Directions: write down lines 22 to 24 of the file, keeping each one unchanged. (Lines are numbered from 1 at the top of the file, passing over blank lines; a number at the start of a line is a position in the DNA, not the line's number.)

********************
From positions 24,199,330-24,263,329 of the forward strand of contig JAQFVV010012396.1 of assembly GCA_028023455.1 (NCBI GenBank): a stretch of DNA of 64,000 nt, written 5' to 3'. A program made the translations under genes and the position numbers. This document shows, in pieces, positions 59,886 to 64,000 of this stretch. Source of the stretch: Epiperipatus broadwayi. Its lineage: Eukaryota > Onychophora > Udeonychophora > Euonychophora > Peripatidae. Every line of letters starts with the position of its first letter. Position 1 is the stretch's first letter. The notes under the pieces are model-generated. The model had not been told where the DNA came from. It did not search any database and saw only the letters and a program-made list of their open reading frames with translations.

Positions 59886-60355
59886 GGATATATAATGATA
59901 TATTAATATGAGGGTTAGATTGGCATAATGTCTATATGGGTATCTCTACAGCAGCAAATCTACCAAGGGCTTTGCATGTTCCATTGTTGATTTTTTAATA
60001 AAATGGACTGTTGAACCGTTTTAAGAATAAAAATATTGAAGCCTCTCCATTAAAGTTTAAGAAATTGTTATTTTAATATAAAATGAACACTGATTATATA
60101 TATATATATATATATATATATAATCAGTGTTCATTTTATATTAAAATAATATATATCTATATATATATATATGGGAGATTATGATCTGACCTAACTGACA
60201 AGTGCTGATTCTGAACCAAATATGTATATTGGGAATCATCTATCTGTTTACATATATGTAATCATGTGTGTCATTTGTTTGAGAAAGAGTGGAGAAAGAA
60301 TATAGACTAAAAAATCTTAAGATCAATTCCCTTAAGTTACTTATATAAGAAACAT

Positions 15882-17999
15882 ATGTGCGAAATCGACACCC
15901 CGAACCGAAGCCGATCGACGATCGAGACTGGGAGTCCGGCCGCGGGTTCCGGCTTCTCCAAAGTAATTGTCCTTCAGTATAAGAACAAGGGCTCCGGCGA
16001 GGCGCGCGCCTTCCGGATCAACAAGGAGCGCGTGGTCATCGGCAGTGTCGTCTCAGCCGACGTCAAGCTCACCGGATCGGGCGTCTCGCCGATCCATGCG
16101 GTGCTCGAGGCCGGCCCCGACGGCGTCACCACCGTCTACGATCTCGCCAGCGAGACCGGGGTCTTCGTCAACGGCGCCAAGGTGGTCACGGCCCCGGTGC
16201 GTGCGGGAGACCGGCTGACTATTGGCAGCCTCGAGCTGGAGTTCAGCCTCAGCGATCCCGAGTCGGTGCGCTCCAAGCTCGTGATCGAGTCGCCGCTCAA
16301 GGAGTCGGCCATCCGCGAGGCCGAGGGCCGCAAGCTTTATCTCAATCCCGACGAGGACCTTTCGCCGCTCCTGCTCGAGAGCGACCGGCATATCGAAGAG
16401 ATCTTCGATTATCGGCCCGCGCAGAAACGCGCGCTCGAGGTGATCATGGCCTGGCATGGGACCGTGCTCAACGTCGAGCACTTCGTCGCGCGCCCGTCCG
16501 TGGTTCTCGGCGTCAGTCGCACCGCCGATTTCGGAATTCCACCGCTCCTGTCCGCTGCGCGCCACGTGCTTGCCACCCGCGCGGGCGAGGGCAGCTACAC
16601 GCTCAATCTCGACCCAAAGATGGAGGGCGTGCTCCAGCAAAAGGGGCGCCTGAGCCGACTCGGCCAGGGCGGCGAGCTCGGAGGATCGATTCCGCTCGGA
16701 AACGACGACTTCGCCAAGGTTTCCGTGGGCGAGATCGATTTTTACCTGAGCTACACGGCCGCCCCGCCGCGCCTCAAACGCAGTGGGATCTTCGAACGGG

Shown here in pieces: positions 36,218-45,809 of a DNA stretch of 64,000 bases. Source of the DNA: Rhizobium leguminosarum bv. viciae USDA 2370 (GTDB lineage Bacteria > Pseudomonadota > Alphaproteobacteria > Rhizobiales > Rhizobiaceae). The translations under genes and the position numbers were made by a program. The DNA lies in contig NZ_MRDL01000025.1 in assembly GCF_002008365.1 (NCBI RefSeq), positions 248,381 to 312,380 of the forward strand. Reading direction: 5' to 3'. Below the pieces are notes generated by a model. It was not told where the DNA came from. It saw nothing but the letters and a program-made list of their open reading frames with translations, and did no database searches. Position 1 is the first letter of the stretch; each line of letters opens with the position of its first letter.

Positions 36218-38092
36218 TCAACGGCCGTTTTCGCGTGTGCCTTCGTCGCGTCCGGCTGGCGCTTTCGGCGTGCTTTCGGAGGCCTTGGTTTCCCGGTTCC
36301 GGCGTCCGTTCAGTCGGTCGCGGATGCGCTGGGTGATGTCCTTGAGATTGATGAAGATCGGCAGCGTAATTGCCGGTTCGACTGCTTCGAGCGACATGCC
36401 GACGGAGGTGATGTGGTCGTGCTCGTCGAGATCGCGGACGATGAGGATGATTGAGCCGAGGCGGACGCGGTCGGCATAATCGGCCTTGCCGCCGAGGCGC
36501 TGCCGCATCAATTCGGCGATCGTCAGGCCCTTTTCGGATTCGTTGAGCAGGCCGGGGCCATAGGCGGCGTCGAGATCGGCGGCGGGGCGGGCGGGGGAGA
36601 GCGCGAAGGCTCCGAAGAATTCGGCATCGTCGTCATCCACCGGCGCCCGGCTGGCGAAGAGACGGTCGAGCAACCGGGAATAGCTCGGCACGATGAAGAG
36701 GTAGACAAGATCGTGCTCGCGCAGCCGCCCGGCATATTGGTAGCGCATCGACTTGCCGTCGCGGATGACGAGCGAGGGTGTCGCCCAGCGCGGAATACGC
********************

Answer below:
36218 TCAACGGCCGTTTTCGCGTGTGCCTTCGTCGCGTCCGGCTGGCGCTTTCGGCGTGCTTTCGGAGGCCTTGGTTTCCCGGTTCC
36301 GGCGTCCGTTCAGTCGGTCGCGGATGCGCTGGGTGATGTCCTTGAGATTGATGAAGATCGGCAGCGTAATTGCCGGTTCGACTGCTTCGAGCGACATGCC
36401 GACGGAGGTGATGTGGTCGTGCTCGTCGAGATCGCGGACGATGAGGATGATTGAGCCGAGGCGGACGCGGTCGGCATAATCGGCCTTGCCGCCGAGGCGC